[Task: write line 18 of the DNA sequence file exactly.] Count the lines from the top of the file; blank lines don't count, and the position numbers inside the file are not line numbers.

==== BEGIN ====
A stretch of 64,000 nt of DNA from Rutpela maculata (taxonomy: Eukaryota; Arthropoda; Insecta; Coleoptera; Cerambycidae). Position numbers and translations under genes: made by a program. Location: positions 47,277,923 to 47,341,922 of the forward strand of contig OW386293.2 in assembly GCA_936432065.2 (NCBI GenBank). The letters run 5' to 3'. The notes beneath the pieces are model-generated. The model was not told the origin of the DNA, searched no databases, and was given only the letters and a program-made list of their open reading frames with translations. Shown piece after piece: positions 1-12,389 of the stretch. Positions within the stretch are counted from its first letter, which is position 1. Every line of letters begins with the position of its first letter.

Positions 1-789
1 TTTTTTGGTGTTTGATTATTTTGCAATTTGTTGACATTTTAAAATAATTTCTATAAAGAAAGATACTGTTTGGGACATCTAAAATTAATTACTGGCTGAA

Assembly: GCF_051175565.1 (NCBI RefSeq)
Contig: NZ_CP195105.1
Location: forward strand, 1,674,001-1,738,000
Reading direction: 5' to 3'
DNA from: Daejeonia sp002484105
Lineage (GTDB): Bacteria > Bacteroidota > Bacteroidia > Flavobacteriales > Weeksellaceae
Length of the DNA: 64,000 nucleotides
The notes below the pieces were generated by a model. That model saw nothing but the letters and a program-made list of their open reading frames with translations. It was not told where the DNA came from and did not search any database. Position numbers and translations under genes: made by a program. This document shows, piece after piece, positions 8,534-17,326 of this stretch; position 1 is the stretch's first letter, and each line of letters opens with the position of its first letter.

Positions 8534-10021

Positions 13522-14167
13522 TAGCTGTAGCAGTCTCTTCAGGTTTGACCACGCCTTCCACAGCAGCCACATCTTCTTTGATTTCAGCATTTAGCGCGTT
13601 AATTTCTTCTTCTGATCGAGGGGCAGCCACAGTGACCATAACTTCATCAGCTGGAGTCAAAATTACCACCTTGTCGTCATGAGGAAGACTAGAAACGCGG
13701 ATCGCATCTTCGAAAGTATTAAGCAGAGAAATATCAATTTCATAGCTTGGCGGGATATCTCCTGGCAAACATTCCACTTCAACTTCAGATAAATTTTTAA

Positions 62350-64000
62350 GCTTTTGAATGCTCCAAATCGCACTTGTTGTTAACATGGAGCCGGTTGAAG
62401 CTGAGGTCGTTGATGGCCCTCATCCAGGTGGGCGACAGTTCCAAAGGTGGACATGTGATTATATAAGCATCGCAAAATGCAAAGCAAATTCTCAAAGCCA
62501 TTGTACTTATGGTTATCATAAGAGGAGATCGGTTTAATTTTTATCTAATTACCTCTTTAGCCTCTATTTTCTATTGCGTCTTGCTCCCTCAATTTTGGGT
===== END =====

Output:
62350 GCTTTTGAATGCTCCAAATCGCACTTGTTGTTAACATGGAGCCGGTTGAAG